Newbern and Melchor illustrate markings identified as an incised cipher of the letters “MW” on the outer face of one of the lid supports and relate those letters to a much clearer “MW” cipher found on the rear rail of a Roanoke River basin bottle case in the collection of the Colonial Williamsburg Foundation. The markings are very faint and barely visible in normal light, partly because the lid support shows numerous fine abrasions on all surfaces, evidence of very hard use. As the markings are definitely scratched into the surface, Reflectance Transformation Imaging was selected as the best option for enhancing their visibility. Two photographs are provided to show fully the features the authors referred to as a cipher. The first shows the lid support illuminated by raking light from the right just above the center point. Rendered in “image unsharp masking” mode and viewed with high-gain, specular light, the photo reveals an uneven six-legged zigzag beginning on the upper side face of the applied bead on the vertically grained end of the lid support and extending several inches before ending along the top edge of the support (fig. 21). When raking light is shifted to the upper left and the image is rendered in diffuse gain mode, an unrelated, shallow, V-shaped depression appears to overlay a portion of the zigzag, roughly suggesting the appearance of a cipher (fig. 22). RTI demonstrates the random nature of this juxtaposition: no initials are inscribed on the lid support
The result of this investigation is that the desk in the collection of the Virginia Museum of Fine Arts does not support an attribution to William Seay or anyone else: the history postulated by Newbern and Melchor has no basis in fact. In a search for the identity of the maker of the WH group of furniture, the desk proved more of a blank slate than a Rosetta stone, and the desk’s provenance remains unchanged.
Staircase Riser, Hope Plantation, Windsor, North Carolina
Newbern and Melchor identified William Seay as both the WH cabinetmaker and the primary builder of a number of large houses in the Roanoke River basin. Among the most prominent is David Stone’s residence at Hope Plantation, completed circa 1803 (fig. 23). The attribution of the house to Seay is based on the authors’ discovery of the inscription “W Seey” on the reverse of a riser in a service staircase at the house, visible inside a small closet entered from the staircase landing. The authors also attribute the writing to one of Seay’s apprentices.
Visual inspection of the stair riser reveals an inverted “W” and a few additional letters in pencil. The style of the handwriting is correct for the period of the house, and, as stated by the authors, the inscriptions predate assembly (fig. 24). Infrared reflectography was chosen as the best technique for additional examination: it is ideal for looking at pencil inscriptions because of the strong absorption of infrared light by graphite, making it stand out more clearly than it does in normal light. In the infrared photograph, the inverted “W” is visible at right with an illegible scribble below it, both in bold pencil. A large “D” in finer pencil is at left, and a smaller “g” or “J” in the same hand lies between the “W and the scribble. The “W” and “D” are not only oriented differently, they are unrelated and by different hands. The “D” and a few nondescript smudges within its bounds do not spell “Seey” (fig. 25).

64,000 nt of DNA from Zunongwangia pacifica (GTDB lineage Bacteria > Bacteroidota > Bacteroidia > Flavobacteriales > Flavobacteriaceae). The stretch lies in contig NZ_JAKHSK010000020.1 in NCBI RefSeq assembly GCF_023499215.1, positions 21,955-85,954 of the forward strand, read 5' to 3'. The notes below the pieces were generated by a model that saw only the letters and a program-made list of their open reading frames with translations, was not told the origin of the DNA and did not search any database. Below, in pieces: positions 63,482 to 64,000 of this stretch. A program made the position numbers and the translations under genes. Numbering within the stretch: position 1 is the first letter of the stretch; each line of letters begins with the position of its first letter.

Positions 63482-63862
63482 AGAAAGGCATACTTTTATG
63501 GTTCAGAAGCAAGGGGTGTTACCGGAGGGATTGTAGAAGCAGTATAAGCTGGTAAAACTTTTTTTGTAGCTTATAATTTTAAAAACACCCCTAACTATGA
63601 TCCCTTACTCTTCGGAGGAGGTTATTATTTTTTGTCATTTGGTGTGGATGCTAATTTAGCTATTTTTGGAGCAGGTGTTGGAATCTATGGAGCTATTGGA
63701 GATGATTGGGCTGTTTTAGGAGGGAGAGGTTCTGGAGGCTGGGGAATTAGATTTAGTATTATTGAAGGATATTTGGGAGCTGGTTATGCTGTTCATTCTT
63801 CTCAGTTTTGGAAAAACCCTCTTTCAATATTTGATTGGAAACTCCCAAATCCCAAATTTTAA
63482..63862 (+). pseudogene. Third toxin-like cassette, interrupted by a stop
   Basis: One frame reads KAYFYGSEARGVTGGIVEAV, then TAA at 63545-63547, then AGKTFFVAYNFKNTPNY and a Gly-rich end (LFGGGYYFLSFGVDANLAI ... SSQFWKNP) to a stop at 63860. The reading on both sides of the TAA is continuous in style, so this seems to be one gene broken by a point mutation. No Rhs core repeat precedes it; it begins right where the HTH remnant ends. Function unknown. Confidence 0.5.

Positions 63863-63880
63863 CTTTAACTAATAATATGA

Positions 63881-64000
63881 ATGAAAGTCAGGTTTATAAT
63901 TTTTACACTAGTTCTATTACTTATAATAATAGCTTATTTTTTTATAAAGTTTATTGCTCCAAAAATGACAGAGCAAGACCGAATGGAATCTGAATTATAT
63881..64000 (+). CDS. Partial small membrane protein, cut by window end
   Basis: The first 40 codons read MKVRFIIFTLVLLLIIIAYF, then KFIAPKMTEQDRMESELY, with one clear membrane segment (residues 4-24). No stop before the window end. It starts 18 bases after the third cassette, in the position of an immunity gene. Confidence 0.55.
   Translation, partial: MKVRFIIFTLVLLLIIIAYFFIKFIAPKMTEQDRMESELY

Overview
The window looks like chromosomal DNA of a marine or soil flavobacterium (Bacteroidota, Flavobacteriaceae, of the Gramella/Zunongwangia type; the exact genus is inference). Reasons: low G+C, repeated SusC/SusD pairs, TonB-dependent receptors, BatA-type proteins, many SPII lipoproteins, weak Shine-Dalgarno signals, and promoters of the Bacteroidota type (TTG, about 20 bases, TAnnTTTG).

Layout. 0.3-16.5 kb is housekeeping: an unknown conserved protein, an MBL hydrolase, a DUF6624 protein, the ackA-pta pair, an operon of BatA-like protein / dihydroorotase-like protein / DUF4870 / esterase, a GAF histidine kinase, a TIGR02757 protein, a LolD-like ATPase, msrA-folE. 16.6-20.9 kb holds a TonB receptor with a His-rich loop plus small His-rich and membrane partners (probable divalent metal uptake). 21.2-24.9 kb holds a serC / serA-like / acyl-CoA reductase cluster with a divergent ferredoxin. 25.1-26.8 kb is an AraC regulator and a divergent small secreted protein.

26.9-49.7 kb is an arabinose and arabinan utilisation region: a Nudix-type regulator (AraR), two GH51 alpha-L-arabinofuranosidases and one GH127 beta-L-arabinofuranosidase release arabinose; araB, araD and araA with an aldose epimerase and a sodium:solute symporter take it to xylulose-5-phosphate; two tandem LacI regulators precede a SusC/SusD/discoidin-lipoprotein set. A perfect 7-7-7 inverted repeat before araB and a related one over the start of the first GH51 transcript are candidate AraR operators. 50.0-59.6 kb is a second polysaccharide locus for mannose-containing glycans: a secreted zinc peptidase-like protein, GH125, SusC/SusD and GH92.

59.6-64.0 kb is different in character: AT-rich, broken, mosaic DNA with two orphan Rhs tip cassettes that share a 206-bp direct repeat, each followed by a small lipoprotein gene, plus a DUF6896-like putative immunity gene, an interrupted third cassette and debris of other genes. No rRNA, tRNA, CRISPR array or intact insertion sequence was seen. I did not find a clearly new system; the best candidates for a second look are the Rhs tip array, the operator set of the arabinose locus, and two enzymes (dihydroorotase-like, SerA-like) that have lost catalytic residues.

The primary builder of the Hope Plantation house remains unknown. Local tradition associates the house with Jeremiah Bunch and his brothers, a family of free black house builders living close to Hope Plantation at the time. There is also reason to believe the Sharrock family of Roxobel, North Carolina, contributed to the interior woodwork, but there is no known document associating William Seay with the construction of David Stone’s house at Hope Plantation. Indeed, Newbern and Melchor’s attribution of at least three other houses to William Seay is inaccurate: Seay died in Hertford County in 1803, several years before the building of Woodbourne (1808) in Roxobel, the Pugh-Griffin House (1812) in Woodville, and the Sally-Billy House (1810) in Halifax County.
Sideboard, Hope Plantation, Windsor, North Carolina
The sideboard illustrated in figure 26 is, perhaps, the latest example attributed by previous scholars to the WH group. This attribution is largely based on the perceived relationships between the blocking on that object and that on the preceding desk (fig. 1). The blocking is an early stylistic feature that, combined with an otherwise standard neoclassical form, makes the sideboard unconventional in American furniture. Many of the characteristic WH-group structural features are absent: drawer bottoms are set in dadoes rather than flush-nailed to the bottoms of drawer sides; no pins secure stile and rail joints; and the conventionally applied veneer is not found on any other WH pieces. In addition, the profile of the blocking on the desk is more refined, with fillets canted rather than parallel to the façade as on the sideboard, and the execution very different. These departures have led to the supposition that the sideboard was made by a journeyman in the WH shop who had trained elsewhere or in a second shop influenced by the WH group.